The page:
The best approach is to measure your child’s feet and use the model-specific size chart to calculate the right size for them. A skate that fits properly has a snug fit: not too tight that it hurts, and certainly not too roomy that your toddler slops around the skate and gets bruises all over his/her feet.
Important: Read kids roller skate reviews before parting with your money. Know what brands or models run true to size and which don’t.
Help your tot wear their skates and fasten them nice and tight. Then, ask them how comfortable it feels. At ages 3-5, they should be able to verbalize any discomfort experienced. You may want to tighten or loosen the closure up a little for the perfect fit.
They need to be wearing the socks they’ll use when roller skating.
Don’t Size UP. Instead, Choose Adjustable Size Skates
DON’T size up because your kid has a pair of fast-growing feet. But a snug skate for them instead for safety reasons. Alternatively, pick roller skates with adjustable sizing.
Adjustable skates typically have a button that you press and pull the front of the skate outward to create more room. Pick skates that grow 2-4 shoe sizes so you won’t need to spend on new skates just 2 months down the road.
4. Boot Style and Material
Young, weak ankles are best served by skates with a boot that protects and supports them. Most rollerblades for kids have mid-top cuffs or high-top cuffs. High-top cuffs offer greater support on top of protecting the foot better. Usually, rollerblades have a synthetic upper that’s durable coupled with mesh for improved breathability.
Quad skates may feature a synthetic boot, a leather boot, or a suede boot. Leather and synthetic boots are ideal for indoor and outdoor skating. Leather roller skates may take a little more work to break in, but they soften up and become more comfortable afterward. Also, you may be able to stretch leather boots a little for a better fit.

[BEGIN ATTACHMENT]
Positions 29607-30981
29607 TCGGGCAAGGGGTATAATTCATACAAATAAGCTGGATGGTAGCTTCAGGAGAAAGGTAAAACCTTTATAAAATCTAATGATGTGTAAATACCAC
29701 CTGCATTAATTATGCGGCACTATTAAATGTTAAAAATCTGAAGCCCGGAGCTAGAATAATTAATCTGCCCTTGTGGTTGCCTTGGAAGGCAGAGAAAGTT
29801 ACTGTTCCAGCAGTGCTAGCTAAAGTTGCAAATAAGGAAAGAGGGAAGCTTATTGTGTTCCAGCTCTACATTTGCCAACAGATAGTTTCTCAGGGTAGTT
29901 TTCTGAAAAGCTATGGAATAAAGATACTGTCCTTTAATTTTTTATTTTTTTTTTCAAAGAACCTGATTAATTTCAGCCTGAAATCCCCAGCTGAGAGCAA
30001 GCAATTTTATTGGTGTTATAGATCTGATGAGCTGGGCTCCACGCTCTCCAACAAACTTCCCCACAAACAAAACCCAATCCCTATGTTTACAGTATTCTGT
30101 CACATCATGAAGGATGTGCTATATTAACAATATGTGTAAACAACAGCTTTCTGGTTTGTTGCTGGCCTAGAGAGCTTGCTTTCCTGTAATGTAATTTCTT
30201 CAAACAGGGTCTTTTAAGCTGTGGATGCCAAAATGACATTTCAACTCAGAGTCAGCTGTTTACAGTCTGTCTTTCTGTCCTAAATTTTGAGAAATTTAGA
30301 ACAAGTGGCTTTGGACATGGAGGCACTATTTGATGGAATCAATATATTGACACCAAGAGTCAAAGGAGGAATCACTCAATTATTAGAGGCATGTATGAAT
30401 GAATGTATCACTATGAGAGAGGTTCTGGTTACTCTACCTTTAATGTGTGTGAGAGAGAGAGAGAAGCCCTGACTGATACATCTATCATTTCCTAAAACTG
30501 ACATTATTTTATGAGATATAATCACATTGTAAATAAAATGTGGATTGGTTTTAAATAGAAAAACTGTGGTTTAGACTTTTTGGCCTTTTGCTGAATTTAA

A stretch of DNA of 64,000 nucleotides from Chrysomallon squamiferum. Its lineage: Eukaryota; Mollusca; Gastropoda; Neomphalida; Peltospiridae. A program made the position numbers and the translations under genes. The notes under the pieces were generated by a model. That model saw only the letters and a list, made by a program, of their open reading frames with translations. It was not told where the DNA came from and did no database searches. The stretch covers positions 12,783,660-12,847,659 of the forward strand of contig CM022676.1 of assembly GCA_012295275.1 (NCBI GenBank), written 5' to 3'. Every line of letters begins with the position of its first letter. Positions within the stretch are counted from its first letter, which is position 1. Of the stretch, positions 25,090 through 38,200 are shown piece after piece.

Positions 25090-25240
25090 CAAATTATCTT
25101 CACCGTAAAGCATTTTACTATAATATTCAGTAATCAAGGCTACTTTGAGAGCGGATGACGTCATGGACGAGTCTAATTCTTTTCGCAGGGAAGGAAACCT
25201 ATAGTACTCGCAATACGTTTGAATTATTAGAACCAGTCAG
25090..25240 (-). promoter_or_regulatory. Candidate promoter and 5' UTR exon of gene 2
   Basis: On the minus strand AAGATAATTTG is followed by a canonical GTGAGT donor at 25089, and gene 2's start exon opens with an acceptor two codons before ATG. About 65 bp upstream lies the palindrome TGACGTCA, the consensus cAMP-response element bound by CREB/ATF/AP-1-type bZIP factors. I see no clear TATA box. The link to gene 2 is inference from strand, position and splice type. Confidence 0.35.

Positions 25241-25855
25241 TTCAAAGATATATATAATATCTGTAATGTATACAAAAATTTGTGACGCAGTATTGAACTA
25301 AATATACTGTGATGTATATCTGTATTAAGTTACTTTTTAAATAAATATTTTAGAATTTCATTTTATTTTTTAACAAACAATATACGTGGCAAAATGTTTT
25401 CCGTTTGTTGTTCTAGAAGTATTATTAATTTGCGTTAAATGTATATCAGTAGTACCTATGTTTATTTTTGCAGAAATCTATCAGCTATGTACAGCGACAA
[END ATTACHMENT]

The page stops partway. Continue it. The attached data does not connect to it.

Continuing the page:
Suede roller skates are best used indoors. Your kid can use them outdoors, but be prepared to buy them new skates sooner than you’d like because they don’t stand up too well to dirt and moisture.
For roller derby and speed skating, low-top boots are the preferred style. For everything else, mid-top to high-top boots should work well. But it’s not like young children just getting into roller skating need speed skaters or derby skates. Nor do they need dance or rhythm skates. They just need a decent pair of roller skates to learn skating on.
5. Wheels and Bearings: Material, Diameter, and Durometer
Go for rubber wheels (polyurethane wheels) and stay away from plastic wheels. Because plastic wheels have little rebound. Your tot will feel every vibration and every impact. Most cheapo Target-type kids’ skates tend to have clunky plastic wheels.
If you find a decent skate that checks every box apart from the wheels box at an attractive price point, grab it. You can always buy better rollerblade wheels/quad skate wheels down the road.
PU wheels/rubber wheels absorb impacts reasonably well. And they’re unlikely to fall apart the very first day your kiddo rolls on them.
Regarding wheel size, you want small-sized wheels that are also relatively wide. Smaller, wider wheels keep your toddler close to the ground. And a lower center of gravity means greater stability.
What’s the Right Wheel Size for Kids’ Rollerblades and Quad Skates?
For rollerblades, you want wheels whose size hovers around 60mm-70mm in diameter. As for kids’ quad skates, anything between 47mm and 60mm in diameter should be OK. Smaller wheels accelerate fast, struggle to roll over cracks, offer great agility, but aren’t very fast. Bigger wheels accelerate slower, roll fast longer, are less stable, and give a smoother roll.
Where Will Your Child Use the Skates?
A wheel’s hardness or softness is measured by a number called a durometer. Higher-durometer wheels are harder while lower-durometer wheels are softer. A 76A wheel is harder than a 72A wheel.
So, what wheel durometer is best for children’s roller skates? It depends on where the tike will mostly ride their skates.
If your kid will mostly use the skates indoors, buy small, hard wheels. If for outdoor use, choose larger softer wheels. Because softer wheels offer better grip and absorb vibrations better, and they glide over small cracks better.
Don’t worry too much about specific durometer numbers, though. Just look at the quality of the surface and choose wheels that’ll work well there.